While I can’t call myself a typophile in the exhaustively knowledgeable sense (and I do know a few of these “founts of knowledge”) I do aspire to be a sensitive publisher. Did anyone catch the pun??? So with Ray Young Bear’s manuscript of poetry in mind, I thought “how can I be sensitive to Native American history?” and not reference a another culture by the very choice of typeface? You might not know it, but typefaces carry with them baggage, um, I mean history. For example, a metal typeface I used in Crazy Eddy on the Judgement Day by Mary Swander, Garamond, was ascribed to Claude Garamond, a French type designer in the sixteenth century. The face continued to be modified in the nineteenth century by American type foundries. A break from all this entrenched history seemed in order.
I decided to go with something completely different than anything I would find in my metal type cabinets: Journal OT (Open Type) is a typeface designed by Zusana Licko in Berkley, California in 1990. In The Elements of Typographic Style, Robert Bringhurst describes it as a Postmodern type, “. . .rough and concrete rather than lyrical and abstract,” and further:
Licko has exploited the harsh economies of digital plotting routines, slicing from control point to control point not with a knife, file or chisel, but with digitized straight lines.
I find it interesting that Bringhurst describes Postmodern art as ” for the most part highly self-conscious, but devoutly unserious.” Young Bears’s poetry feels this way to me, always conscious of the place in the Meskwaki culture he speaks from, yet never heavy-handed, and often humorous and ironic.
One of the advantages of purchasing a font is that you are buying access to so many options built in to it: Above: my InDesign screen shot showing the Discretionary Ligatures, or connected letterforms that you can optionally use.
- Small Capitals From Capitals
- Case-sensitive Forms
- Discretionary Ligatures
- Standard Ligatures
- Lining Figures
- Oldstyle Figures
- Proportional Figures
- Scientific Inferiors
- Small Caps
- Tabular Figures
Here is a close up of the word “scaffold” which contains two fs next to each other. While there is nothing inherently wrong with non-connecting fs, especially in body copy, it’s little tweaks like these that I enjoy putting into practice. Another great option is the variety of number forms or figures, which is proving very useful in this text.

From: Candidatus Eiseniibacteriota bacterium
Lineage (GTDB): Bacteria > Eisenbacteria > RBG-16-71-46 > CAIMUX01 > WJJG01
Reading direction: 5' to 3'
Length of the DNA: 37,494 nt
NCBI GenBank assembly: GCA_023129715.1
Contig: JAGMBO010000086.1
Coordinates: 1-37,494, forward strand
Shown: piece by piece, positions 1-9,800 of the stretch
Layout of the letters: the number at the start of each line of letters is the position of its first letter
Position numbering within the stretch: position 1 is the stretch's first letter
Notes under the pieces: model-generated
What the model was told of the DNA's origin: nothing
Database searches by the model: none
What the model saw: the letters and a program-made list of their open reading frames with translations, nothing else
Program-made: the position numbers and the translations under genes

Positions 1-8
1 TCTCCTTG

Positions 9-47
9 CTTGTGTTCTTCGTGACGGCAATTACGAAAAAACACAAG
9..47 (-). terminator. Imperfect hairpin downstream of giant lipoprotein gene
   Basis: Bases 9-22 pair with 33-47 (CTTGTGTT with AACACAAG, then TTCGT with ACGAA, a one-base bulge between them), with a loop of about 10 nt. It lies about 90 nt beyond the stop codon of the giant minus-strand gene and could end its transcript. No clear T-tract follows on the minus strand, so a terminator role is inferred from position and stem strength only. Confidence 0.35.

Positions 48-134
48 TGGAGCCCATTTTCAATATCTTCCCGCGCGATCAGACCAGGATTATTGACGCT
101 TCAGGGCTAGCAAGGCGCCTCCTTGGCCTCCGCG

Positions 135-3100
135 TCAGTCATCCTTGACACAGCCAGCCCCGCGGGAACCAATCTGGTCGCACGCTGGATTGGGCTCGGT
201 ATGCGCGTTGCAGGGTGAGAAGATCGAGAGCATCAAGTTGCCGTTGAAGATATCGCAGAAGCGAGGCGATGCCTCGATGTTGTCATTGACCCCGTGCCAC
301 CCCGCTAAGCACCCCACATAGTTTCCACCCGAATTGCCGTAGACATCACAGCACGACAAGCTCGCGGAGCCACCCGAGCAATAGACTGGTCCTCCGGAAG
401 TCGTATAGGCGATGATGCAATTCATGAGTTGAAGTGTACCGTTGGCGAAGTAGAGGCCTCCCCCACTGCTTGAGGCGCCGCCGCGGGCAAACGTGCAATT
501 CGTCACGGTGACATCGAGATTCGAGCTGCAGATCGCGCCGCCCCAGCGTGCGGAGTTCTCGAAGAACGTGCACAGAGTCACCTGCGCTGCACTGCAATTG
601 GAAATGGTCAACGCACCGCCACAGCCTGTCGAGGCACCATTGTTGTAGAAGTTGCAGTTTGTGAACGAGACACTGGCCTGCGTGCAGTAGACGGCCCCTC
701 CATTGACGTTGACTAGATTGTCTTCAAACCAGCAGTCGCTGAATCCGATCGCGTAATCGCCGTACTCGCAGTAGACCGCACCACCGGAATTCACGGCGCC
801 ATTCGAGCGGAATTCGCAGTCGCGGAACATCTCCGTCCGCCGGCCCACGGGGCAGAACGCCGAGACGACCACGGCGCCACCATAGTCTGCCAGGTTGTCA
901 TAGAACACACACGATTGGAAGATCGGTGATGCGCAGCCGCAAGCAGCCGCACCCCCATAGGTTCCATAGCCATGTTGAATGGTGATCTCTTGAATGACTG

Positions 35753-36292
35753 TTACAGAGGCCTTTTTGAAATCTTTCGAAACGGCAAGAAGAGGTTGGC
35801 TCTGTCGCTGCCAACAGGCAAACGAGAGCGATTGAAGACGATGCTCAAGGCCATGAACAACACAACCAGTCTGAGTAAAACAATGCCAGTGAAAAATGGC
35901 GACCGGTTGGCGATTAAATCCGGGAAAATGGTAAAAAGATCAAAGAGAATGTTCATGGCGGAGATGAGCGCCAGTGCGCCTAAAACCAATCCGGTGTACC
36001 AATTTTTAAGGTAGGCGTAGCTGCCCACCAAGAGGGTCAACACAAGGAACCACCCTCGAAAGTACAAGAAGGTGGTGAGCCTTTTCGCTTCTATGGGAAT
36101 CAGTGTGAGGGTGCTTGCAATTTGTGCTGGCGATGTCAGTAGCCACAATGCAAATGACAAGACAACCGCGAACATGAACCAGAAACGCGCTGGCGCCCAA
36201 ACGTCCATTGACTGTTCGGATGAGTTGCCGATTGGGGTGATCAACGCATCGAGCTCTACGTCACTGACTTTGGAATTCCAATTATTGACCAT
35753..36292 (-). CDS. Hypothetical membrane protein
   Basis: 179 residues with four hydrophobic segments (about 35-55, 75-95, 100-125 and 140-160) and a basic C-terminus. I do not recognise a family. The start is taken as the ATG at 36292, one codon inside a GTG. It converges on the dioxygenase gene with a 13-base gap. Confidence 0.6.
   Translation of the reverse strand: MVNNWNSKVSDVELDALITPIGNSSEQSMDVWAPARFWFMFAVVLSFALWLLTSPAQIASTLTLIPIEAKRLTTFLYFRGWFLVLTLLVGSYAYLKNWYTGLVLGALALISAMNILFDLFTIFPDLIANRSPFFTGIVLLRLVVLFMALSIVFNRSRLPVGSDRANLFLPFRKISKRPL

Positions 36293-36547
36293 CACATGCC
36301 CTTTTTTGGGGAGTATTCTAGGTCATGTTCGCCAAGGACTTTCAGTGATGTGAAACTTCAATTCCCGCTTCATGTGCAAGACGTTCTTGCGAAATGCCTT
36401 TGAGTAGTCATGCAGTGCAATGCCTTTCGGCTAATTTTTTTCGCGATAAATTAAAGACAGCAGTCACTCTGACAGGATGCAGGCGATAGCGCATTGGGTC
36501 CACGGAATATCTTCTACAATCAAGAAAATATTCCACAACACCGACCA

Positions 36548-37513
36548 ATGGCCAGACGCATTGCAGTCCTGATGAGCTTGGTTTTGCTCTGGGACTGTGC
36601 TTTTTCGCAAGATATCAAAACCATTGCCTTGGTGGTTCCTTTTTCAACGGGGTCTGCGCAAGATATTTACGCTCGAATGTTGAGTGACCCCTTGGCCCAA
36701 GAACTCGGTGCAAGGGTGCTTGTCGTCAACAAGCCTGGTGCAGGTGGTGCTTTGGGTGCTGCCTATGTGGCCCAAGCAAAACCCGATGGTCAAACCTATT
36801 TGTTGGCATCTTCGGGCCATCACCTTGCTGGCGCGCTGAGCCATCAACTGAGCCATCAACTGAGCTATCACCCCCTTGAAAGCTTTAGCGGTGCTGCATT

Thanks for reading. I hope you enjoyed this little peek at what going into the typesetting of Manifestation Wolverine by Ray Young Bear.
by Ray Young Bear
I would like to invite you to follow along with this project from its beginnings as a manuscript by Meskwaki poet Ray Young Bear. I plan to document the progress of this hybrid letterpress/offset book, as I go about designing the interior pages, planning and making the illustration plates, and of course printing and hand binding. The above picture shows my wolverine sketch for the centerpiece illustration, which will be translated to a wood engraving. The blue paper is the cover paper choice: So Wool in Blue Jersey by Boutique. For the cover I am going to try something a little different. The cover image will either be embossed or debossed without ink. Emboss: raised design. Deboss: impressed design (the typical letterpress impression but with more depth.) The image will “manifest” from the paper! If you would like to see all the posts regarding this undertaking, hit the “follow” button that is hovering in the lower right corner. I hope you will join me on this journey and come to a reading this spring! The first reading scheduled is May 1, 2014, 7pm, James & Meryl Hearst Center for the Arts, 304 West Seerley Blvd. Cedar Falls, IA 50613.
Posted in Caveworks Press titles, Letterpress, Manifestation Wolverine, Poetry
Tagged caveworks press, collagraph, concertina binding, Julie Russell-Steuart, Manifestation Wolverine, poetry, Ray Young Bear, wood engraving